Fertility decline and gender bias in Northern India

Type Journal Article - Demography
Title Fertility decline and gender bias in Northern India
Volume 40
Issue 4
Publication (Day/Month/Year) 2003
Page numbers 637-657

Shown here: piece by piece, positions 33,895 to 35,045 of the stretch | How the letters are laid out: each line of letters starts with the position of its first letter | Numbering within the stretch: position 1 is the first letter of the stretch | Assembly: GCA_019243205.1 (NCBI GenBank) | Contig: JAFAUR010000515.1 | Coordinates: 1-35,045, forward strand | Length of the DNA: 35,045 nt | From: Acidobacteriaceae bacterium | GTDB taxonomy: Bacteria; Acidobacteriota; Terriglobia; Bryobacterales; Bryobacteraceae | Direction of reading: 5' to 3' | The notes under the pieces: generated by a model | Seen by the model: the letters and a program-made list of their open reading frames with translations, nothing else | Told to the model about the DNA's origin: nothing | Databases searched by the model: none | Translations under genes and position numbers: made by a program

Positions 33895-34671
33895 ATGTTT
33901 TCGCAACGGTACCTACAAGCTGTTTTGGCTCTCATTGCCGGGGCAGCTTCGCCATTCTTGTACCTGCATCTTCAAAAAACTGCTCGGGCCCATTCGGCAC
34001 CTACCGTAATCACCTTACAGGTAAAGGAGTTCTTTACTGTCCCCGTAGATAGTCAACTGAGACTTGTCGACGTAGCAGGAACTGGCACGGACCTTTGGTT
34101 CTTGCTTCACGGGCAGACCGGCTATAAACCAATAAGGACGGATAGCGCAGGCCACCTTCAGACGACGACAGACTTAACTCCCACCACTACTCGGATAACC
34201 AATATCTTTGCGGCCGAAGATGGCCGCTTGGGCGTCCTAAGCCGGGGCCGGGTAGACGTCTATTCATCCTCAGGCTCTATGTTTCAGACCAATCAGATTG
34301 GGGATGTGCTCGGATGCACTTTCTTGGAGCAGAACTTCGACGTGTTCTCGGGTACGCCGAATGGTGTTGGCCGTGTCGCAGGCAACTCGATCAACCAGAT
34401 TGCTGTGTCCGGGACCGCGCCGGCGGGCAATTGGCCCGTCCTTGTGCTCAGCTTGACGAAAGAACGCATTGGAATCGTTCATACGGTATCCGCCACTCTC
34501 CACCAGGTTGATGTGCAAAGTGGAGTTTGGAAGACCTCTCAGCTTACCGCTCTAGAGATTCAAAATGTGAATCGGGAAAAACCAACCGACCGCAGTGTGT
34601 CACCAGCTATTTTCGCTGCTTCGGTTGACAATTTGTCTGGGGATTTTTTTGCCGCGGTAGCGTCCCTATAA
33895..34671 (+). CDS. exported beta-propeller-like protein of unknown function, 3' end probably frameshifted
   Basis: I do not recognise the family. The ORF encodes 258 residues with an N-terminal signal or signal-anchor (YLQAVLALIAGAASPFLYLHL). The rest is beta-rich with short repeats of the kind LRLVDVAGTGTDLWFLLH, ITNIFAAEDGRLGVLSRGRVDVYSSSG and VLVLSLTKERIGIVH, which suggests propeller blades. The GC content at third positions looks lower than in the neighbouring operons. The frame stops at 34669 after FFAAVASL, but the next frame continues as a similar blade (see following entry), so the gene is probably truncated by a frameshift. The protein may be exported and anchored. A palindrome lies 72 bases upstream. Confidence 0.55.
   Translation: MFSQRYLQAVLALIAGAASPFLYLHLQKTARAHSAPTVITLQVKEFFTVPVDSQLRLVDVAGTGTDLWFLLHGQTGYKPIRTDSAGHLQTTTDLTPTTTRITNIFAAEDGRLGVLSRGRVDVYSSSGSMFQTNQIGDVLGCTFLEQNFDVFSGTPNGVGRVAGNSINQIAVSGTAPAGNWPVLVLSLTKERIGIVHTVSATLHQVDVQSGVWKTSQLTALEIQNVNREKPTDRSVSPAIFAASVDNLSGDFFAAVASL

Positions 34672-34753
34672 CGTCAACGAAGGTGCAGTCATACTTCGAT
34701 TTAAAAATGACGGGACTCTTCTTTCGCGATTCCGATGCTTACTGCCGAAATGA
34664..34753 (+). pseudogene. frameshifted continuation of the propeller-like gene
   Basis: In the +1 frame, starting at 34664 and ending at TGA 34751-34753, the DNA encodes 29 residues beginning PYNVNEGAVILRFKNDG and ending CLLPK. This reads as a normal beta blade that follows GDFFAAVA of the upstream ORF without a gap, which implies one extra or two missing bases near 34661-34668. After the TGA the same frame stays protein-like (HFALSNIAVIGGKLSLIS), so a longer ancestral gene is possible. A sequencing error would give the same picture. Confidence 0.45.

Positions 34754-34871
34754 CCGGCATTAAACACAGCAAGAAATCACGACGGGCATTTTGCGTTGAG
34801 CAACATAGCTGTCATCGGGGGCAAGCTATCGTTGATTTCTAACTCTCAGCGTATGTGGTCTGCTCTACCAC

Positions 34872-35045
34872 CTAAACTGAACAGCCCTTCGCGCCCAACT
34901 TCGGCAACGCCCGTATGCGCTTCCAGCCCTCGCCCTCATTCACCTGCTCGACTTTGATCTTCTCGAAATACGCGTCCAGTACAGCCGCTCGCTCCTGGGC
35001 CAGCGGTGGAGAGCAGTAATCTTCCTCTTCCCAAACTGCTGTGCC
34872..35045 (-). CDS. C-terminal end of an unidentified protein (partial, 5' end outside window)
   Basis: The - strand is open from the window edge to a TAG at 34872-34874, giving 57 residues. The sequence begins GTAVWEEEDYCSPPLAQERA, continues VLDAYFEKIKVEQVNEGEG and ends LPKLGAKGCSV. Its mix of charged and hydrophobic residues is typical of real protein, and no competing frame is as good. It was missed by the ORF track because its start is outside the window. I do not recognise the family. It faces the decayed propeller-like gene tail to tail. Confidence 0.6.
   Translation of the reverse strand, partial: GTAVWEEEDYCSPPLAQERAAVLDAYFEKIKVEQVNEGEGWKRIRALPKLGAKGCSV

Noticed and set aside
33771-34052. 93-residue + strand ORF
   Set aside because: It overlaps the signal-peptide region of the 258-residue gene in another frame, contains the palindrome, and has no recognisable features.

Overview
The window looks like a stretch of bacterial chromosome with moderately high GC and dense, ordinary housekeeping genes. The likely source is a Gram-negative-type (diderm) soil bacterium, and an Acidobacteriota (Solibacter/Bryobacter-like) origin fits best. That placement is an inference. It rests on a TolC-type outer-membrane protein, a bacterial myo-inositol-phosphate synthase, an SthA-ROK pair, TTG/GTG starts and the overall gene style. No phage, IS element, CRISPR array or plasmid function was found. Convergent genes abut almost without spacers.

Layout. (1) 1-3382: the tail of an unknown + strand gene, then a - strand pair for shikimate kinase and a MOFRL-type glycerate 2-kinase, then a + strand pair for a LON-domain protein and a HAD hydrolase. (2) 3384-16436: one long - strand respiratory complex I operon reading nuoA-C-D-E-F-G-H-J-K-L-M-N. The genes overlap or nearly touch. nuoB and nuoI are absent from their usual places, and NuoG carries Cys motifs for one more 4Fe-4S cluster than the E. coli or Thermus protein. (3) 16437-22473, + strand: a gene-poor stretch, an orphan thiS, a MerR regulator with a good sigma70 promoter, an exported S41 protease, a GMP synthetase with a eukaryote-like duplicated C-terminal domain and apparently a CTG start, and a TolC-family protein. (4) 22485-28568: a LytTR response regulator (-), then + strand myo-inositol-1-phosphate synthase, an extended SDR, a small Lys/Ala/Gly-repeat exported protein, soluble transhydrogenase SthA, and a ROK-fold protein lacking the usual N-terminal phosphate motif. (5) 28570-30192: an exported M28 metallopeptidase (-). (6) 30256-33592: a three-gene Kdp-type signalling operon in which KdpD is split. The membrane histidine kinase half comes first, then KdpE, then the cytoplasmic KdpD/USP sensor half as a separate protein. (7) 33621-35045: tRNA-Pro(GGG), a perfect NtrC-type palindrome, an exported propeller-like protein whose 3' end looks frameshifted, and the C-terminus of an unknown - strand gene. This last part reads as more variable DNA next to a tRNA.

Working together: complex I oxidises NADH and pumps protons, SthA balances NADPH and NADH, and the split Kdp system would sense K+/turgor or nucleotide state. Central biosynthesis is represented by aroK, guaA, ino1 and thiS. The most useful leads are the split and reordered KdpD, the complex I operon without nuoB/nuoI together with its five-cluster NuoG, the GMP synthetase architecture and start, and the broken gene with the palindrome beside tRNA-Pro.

The existence of strong preference for sons in India, particularly in northern parts of the country, has now been thoroughly established through wide varity of data (Willamson, 1976; Miller, 1981; Arnold et al., 1998). There also exists considerable body of research that shows that, in the Indian context, son preference has a sizable positive effect on fertility and contraceptive practice (Das, 1987; Malhotra et al., 1995; Murthi et al., 1995; Mutharayappa et al., 1997; Kulkarni, 1999). At the same time, there has been a growing international concern on the issue of 'missing' females and the increasing masculinity of India's population (Sen, 1989; Coale, 1991; Das Gupta and Bhat, 1997; Mayer, 1999; Griffiths et al, 2000; Sudha and Rajan, 1999; Agnihotri 2000). A noteworthy aspect of the century-long trend of rising masculinity of India's population is that since 1961 this rise has been mainly due to the deterioration of the sex ratio in juvenile ages (see Figure 1). Quite significantly, as juvenile sex ratios were falling, the level of fertility too was declining as indicated by the downward trend in the proportion of population of age 0-6 years. By showing a further fall in the juvenile sex ratio (girls in the age group 0-6 years per 1000 boys), the preliminary results of the latest Indian census (India, Registrar General, 2001) has fuelled the speculation that gender discrimination is intensifying in India

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